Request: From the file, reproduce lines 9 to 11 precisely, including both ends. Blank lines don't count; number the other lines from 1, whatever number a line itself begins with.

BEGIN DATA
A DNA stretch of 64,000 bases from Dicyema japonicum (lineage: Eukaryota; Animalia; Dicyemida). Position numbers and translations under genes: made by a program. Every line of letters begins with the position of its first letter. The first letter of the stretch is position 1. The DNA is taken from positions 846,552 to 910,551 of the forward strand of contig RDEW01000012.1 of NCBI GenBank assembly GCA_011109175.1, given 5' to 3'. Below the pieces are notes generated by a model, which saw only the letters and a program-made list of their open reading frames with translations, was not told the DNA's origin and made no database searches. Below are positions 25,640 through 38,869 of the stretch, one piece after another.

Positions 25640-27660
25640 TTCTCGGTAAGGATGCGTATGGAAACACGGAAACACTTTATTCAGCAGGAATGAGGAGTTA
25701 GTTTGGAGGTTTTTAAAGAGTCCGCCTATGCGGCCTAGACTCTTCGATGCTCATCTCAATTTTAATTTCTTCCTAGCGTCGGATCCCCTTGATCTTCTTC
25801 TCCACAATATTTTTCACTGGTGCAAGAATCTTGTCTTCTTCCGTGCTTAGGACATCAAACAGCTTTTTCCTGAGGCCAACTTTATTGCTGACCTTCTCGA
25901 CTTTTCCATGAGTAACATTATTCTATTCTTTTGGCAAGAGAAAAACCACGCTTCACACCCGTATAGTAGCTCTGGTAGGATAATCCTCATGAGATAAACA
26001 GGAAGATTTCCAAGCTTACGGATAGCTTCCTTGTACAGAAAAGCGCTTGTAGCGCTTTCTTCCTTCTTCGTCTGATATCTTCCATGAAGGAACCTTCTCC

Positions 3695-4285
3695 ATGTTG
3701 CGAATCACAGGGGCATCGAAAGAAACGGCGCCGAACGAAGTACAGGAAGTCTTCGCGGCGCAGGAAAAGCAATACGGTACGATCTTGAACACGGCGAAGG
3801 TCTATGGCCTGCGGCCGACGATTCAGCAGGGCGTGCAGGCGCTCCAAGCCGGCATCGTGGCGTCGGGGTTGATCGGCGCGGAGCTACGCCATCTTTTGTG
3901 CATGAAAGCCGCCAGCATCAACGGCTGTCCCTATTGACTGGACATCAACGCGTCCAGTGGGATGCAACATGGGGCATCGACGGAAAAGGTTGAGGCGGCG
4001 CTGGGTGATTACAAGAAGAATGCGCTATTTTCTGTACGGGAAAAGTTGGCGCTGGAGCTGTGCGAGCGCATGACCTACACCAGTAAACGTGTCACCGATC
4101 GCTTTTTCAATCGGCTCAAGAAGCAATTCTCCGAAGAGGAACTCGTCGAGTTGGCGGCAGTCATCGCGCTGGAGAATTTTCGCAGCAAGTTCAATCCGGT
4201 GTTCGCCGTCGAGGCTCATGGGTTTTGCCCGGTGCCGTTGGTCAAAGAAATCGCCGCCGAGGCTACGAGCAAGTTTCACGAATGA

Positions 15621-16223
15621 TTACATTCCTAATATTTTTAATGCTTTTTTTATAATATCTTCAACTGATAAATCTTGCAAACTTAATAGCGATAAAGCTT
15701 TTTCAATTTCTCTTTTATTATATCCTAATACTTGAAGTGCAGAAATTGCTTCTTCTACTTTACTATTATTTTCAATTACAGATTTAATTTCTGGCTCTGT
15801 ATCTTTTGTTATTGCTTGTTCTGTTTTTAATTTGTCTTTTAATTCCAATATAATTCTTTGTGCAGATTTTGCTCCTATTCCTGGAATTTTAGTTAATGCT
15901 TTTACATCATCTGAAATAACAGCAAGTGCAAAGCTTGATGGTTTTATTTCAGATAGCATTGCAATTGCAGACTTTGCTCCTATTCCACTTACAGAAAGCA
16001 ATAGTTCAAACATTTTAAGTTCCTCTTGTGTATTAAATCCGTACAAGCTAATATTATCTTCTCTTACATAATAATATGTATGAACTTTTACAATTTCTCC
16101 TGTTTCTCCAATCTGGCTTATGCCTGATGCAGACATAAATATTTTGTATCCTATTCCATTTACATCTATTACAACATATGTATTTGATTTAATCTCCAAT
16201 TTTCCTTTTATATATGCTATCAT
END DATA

3695 ATGTTG
3701 CGAATCACAGGGGCATCGAAAGAAACGGCGCCGAACGAAGTACAGGAAGTCTTCGCGGCGCAGGAAAAGCAATACGGTACGATCTTGAACACGGCGAAGG
3801 TCTATGGCCTGCGGCCGACGATTCAGCAGGGCGTGCAGGCGCTCCAAGCCGGCATCGTGGCGTCGGGGTTGATCGGCGCGGAGCTACGCCATCTTTTGTG